Honours in Economics (HECON)

General Information

Honours in Economics is a program offered by the Research School of Economics. The program offers students who have excelled in their undergraduate studies a challenging but rewarding year of study in economics. We seek outstanding students who are keen to undertake independent economics research with one-on-one guidance from faculty members. Students are also exposed to more advanced coursework training which equips them with a deeper understanding of economic data, economic theory, econometric theory/methods, computational skills and the interplay between these aspects of doing modern economics.

A successful Honours in Economics student is expected to be able to conduct independent research and apply themselves to solve new problems. He or she would also possess a well-rounded set of knowledge and technical skills applicable to many careers in government and the private sector. Past students graduating from the Honours in Economics program have been highly successful with careers in government, Industry and academia in leading institutions and organisations around the world. Honours in Economics at ANU also provides a strong foundation and pathway towards the best graduate economics/finance programs in the world.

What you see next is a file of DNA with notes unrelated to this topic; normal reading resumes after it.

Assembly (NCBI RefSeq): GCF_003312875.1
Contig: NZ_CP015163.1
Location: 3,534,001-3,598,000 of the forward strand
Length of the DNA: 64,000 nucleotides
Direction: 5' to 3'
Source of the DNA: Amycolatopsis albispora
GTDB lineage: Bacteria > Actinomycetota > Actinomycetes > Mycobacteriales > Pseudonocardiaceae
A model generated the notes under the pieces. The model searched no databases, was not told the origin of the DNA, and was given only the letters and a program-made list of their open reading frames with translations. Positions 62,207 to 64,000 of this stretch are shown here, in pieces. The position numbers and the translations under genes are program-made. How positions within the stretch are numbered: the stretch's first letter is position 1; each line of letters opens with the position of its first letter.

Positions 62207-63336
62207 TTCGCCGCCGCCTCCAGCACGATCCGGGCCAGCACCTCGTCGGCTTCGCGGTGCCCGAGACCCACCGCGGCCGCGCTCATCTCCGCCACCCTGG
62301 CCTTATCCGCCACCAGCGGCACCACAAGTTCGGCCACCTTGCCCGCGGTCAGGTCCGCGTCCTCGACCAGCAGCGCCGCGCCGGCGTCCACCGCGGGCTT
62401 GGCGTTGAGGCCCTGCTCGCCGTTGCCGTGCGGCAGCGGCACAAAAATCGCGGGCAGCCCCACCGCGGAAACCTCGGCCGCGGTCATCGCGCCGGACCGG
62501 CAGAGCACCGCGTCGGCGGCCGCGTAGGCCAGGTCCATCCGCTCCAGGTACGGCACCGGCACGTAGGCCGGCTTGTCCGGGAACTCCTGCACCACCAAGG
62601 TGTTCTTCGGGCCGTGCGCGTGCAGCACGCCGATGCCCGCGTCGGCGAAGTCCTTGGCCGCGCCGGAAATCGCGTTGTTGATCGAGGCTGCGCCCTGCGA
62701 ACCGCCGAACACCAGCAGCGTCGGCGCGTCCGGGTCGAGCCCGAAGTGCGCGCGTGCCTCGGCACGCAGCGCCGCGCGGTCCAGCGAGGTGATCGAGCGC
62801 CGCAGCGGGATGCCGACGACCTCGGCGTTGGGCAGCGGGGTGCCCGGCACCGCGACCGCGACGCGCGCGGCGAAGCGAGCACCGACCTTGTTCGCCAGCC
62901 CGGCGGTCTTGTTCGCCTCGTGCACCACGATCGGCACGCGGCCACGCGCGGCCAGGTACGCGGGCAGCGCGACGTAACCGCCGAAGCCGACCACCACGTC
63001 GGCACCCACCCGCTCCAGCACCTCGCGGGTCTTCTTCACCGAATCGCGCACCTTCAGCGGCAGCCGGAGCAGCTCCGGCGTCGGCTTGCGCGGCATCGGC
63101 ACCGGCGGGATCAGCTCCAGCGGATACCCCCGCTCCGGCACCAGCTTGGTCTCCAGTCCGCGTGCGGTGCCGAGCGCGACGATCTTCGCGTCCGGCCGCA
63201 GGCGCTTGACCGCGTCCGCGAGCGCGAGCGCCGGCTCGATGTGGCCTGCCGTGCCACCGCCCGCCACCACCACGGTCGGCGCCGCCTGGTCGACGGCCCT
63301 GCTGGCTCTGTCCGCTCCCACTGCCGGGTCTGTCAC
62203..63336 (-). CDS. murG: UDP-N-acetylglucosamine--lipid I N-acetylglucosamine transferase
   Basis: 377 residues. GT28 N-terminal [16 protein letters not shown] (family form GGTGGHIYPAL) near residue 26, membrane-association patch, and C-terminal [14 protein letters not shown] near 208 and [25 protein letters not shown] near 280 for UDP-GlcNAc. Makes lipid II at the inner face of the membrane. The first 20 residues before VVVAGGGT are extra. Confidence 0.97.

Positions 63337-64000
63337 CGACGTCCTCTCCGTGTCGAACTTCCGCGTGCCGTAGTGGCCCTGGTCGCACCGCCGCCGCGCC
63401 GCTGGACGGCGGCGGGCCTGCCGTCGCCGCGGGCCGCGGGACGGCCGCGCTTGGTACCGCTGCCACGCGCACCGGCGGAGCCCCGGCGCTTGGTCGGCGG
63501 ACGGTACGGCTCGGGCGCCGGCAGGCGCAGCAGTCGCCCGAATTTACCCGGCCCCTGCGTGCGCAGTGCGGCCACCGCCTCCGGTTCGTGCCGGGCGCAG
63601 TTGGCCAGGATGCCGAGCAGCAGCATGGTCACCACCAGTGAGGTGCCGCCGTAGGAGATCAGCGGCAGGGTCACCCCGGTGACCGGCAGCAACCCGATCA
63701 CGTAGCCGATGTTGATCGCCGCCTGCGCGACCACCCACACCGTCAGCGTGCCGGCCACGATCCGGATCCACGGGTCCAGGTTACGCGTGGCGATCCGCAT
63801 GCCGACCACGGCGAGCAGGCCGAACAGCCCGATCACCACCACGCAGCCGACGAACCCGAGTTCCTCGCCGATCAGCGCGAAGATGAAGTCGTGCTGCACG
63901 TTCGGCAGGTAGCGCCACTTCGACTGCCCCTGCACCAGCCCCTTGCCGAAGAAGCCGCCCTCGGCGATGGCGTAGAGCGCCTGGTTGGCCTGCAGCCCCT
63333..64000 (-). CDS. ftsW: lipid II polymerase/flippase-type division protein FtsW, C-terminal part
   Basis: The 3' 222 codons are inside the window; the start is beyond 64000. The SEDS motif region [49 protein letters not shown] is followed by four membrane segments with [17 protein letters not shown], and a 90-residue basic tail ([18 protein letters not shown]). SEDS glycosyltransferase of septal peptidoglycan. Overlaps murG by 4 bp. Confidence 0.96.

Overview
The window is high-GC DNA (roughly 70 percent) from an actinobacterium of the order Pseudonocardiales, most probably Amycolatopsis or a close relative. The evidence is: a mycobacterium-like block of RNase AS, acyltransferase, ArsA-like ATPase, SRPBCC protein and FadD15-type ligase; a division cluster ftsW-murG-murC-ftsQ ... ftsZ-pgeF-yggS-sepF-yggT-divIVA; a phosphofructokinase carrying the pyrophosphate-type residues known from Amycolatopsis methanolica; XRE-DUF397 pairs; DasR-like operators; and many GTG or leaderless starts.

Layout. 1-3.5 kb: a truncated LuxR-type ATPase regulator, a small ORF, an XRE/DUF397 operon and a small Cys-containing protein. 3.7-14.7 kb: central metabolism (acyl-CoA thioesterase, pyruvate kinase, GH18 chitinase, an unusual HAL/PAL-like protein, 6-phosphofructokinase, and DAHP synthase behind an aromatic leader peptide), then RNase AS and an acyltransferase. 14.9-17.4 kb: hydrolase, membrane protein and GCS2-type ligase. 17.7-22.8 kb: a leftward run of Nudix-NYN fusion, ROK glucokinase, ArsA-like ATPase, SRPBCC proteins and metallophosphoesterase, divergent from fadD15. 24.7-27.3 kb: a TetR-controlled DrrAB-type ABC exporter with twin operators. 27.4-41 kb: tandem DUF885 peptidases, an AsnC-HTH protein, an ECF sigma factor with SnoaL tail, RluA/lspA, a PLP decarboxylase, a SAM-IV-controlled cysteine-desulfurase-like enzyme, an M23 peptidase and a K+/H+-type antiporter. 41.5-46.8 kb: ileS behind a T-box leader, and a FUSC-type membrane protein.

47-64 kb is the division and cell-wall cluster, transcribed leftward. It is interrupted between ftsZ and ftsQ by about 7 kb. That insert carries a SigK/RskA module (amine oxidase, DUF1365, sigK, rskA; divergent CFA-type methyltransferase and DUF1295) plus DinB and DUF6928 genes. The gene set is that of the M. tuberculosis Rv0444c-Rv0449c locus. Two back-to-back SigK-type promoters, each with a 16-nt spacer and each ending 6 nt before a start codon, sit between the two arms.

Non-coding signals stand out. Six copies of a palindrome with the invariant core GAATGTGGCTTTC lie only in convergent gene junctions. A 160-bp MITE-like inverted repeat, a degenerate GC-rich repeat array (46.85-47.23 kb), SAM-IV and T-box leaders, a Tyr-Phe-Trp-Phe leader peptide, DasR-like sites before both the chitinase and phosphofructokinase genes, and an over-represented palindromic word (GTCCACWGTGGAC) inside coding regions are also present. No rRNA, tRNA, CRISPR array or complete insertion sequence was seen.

The number of places available in the program are subject to supervisory capacity. Honours in Economics cannot be taken part time. There is no mid-year entry to the program. Program requirements (supervised research, compulsory and elective coursework components) are listed on the ANU Programs and Courses page (HECON).

Program Structure

Fourth-year Honours consists of a mix of coursework and research: there are two prescribed courses, elective courses (with at least two elective courses to be chosen from a compulsory list* of advanced electives), and a supervised research essay (that is given the weight of two single-semester courses).

Semester 1

  • Microeconomic Theory A (ECON4411)
  • Macroeconomic Theory (ECON4422)
  • Elective Course*
  • Research Component

Semester 2

  • 3 Elective Courses*
  • Research component

All elective courses are chosen in consultation with the Honours convenor at the beginning of each semester. A generic list of relevant electives can be found on the ANU Programs and Courses HECON page, but they are subject to availability and additional regulations to be determined by the Research School of Economics. These regulations will be provided at the beginning of the year when students enrol into the program.

How to Apply

Read the following two sections carefully.

Eligibility to Apply

Condition 1: Within the last two years of applying, Applicants must possess an AQF Level 7 Bachelor degree (or equivalent) in:

  • Economics, or,
  • a cognate discipline

or alternatively, Applicants must have one of the following Majors or equivalent:

  • Mathematical Economics Major
  • Economic Studies Major

Condition 2: Students satisfying Condition 1 above must also possess a weighted average of 70 per cent (ANU marks or equivalent) across any 36 units of courses. This minimum requirement